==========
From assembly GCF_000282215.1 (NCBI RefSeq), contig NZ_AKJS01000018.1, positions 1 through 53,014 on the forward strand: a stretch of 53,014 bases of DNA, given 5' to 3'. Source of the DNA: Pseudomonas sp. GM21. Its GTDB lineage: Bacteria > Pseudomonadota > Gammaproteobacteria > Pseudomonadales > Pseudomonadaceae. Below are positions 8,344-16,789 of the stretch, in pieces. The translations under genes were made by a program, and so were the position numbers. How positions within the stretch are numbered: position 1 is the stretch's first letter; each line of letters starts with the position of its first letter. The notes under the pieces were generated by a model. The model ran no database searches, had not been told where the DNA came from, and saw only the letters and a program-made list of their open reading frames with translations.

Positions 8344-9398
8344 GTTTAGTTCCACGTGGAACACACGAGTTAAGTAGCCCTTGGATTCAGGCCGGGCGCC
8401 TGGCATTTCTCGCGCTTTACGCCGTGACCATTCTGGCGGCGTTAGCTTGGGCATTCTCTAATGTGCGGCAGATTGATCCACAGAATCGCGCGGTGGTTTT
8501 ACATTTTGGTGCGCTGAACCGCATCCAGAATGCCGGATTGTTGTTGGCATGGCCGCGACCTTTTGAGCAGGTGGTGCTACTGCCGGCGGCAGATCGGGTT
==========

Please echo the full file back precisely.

From assembly GCF_000282215.1 (NCBI RefSeq), contig NZ_AKJS01000018.1, positions 1 through 53,014 on the forward strand: a stretch of 53,014 bases of DNA, given 5' to 3'. Source of the DNA: Pseudomonas sp. GM21. Its GTDB lineage: Bacteria > Pseudomonadota > Gammaproteobacteria > Pseudomonadales > Pseudomonadaceae. Below are positions 8,344-16,789 of the stretch, in pieces. The translations under genes were made by a program, and so were the position numbers. How positions within the stretch are numbered: position 1 is the stretch's first letter; each line of letters starts with the position of its first letter. The notes under the pieces were generated by a model. The model ran no database searches, had not been told where the DNA came from, and saw only the letters and a program-made list of their open reading frames with translations.

Positions 8344-9398
8344 GTTTAGTTCCACGTGGAACACACGAGTTAAGTAGCCCTTGGATTCAGGCCGGGCGCC
8401 TGGCATTTCTCGCGCTTTACGCCGTGACCATTCTGGCGGCGTTAGCTTGGGCATTCTCTAATGTGCGGCAGATTGATCCACAGAATCGCGCGGTGGTTTT
8501 ACATTTTGGTGCGCTGAACCGCATCCAGAATGCCGGATTGTTGTTGGCATGGCCGCGACCTTTTGAGCAGGTGGTGCTACTGCCGGCGGCAGATCGGGTT